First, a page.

But closer Edwin Diaz got Tim Anderson to hit into a fielder’s choice as third baseman Shawn O’Malley made a perfect throw home on the slow roller for a force out. Jose Abreu then fouled out to leave the bases loaded. Diaz retired the side in order in the ninth for his 11th save.

Todd Frazier homered in the seventh inning of Hernandez for the team’s only run, but they should have had more. The White Sox had the leadoff man reach base in five of eight innings started by Hernandez, who allowed a run and eight hits in 7 1/3 innings. Hernandez erased two of those five as he picked off Frazier and Shuck in the second and third innings. He also got out of a first-and-third jam in the fifth inning when Shuck lined into a double play and Omar Narvaez was caught leaning.

“That’s the frustrating part,” Ventura said. “You know you’re not really going to have too many opportunities (against Hernandez). You might be able to hit and run or all of a sudden you’re first and third. But if you just take it out of your own hands, that’s where you scratch your head.”

White Sox hope second-rounder Alec Hansen's 'fun ride' continues at Kannapolis

White Sox hope second-rounder Alec Hansen's 'fun ride' continues at Kannapolis

The way he dominated the Pioneer League had to boost to Alec Hansen’s confidence. It also prompted his promotion.

When the White Sox sent their second-round pick to Great Falls last month it was in the hope he could rebound from a rough junior season at Oklahoma that caused his draft stock to fall. Once thought to be the potential first overall pick of the 2016 draft, Hansen was selected 49th after he posted a 5.40 ERA and walked 39 batters in 51.2 innings. But Hansen — who made his first start at Single-A Kannapolis on Friday — looked every bit the first-rounder at Great Falls with a 1.23 ERA and 59 strikeouts in 36.2 innings.

“We wanted to put him in a position where there was a little less pressure to start off the season,” White Sox player development director Nick Capra said. “There's always pressure, but it's a little less magnified in the Pioneer League. We wanted to get him on the right road. We did a couple things with him mechanically and he took off with it.”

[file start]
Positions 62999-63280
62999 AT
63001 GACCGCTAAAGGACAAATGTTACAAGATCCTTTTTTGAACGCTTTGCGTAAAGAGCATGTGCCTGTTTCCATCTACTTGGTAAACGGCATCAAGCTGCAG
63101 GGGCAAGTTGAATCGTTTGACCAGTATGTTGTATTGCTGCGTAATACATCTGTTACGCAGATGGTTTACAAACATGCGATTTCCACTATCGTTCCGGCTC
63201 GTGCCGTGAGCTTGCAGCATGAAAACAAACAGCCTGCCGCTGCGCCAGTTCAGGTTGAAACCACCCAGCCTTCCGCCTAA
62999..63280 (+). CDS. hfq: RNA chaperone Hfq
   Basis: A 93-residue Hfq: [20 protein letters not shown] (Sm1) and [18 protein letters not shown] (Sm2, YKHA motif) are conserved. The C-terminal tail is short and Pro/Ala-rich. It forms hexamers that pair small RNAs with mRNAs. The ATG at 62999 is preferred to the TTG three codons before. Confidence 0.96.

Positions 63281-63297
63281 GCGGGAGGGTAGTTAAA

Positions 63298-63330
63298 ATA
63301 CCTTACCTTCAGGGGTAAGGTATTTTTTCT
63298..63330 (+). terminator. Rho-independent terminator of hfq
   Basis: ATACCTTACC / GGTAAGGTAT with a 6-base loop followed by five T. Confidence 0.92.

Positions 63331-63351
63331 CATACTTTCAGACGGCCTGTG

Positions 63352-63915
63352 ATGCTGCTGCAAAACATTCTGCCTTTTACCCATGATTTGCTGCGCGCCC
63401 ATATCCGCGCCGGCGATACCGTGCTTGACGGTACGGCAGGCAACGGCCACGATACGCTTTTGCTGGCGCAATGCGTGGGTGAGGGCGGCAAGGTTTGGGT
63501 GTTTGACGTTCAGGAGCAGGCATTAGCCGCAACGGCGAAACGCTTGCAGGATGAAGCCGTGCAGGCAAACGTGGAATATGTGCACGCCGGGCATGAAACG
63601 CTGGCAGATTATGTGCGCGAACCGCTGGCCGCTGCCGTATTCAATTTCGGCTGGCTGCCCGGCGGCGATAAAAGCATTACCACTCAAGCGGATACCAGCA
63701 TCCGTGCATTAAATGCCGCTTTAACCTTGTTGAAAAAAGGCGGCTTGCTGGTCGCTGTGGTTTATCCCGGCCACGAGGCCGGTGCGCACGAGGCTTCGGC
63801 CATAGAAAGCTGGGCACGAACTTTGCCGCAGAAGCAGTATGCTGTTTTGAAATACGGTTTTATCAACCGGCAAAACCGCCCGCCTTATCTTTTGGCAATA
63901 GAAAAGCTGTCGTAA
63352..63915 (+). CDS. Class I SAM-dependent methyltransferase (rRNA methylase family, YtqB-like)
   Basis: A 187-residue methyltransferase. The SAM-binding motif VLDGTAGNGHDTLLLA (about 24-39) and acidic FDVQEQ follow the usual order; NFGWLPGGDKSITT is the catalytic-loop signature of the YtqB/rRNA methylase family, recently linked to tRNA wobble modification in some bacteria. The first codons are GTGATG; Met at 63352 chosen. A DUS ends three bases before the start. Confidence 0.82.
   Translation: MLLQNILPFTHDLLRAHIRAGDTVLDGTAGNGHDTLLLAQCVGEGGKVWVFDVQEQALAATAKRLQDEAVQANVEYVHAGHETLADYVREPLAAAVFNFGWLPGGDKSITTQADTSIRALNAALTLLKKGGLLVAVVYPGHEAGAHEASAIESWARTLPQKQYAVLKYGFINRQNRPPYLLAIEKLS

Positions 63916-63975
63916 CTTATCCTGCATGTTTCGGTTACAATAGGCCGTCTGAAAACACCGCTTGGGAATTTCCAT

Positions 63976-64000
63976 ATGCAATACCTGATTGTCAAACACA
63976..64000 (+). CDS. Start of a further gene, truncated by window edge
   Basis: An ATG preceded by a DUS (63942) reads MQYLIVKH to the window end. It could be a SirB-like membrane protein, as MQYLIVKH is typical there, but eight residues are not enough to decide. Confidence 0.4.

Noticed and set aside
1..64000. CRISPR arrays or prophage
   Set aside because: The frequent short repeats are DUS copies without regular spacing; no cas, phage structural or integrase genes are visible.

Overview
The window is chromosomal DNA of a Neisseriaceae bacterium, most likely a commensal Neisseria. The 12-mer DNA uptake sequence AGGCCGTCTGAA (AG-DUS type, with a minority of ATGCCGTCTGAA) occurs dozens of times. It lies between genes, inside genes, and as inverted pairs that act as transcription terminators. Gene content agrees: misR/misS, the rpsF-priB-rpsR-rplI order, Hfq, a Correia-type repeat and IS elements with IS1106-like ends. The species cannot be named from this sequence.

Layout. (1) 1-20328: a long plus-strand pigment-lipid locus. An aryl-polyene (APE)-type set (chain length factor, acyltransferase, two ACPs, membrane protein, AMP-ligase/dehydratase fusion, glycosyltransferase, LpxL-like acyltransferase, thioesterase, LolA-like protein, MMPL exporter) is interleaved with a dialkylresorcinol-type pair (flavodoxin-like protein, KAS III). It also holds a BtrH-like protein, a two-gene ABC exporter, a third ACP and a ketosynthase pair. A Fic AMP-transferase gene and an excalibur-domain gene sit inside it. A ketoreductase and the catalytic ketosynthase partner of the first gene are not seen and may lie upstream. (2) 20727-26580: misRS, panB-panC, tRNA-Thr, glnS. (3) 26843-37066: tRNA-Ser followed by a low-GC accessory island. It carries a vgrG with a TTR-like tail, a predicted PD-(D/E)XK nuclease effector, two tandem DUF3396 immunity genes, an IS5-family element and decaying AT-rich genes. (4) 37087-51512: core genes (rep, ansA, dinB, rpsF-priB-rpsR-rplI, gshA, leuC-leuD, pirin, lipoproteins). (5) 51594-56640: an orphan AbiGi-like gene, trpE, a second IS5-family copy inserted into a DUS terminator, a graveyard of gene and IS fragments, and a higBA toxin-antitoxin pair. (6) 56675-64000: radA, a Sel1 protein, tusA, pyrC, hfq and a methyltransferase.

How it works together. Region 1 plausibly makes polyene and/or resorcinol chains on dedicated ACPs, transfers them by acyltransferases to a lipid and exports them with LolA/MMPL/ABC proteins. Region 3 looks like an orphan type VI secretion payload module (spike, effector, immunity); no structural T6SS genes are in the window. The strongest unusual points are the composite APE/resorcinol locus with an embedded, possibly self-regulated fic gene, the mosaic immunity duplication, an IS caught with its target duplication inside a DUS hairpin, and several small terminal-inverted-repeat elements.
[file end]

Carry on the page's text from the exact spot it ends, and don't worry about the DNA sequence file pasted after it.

“We kind of held him hostage in Great Falls a little bit too long. He’s been really good. He’s double-digit strikeouts every night. He’s not walking people.”

Hansen is expected to make two starts at Kannapolis before the team’s season ends. He earned a no decision after he allowed three earned runs and five hits with two walks and six strikeouts in five innings against the Columbia Fireflies on Friday.

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Capra described the mechanical changes the White Sox made with Hansen as minor. Essentially, they want Hansen to take advantage of his 6-foot-8 frame and stay taller and release the ball more quickly. They believe it will help him better command his pitches.

Through 11 minor-league starts, Hansen has walked 18 batters in 49 innings (he also pitched seven innings in Arizona). That’s compared with the 96 batters he walked in 145 innings in college.

“Our player development guys deserve so much credit for the way they've handled it,” amateur scouting director Nick Hostetler said. “There was a little bit of concern about the confidence part of it, just him taking the ball every fifth day and knowing that we believe in him. Our pitching guys and PD guys deserve a huge amount of credit for just the time they put into it. They really, really know how to make these guys excel and succeed. Been a pretty fun ride to watch and I hope it continues.”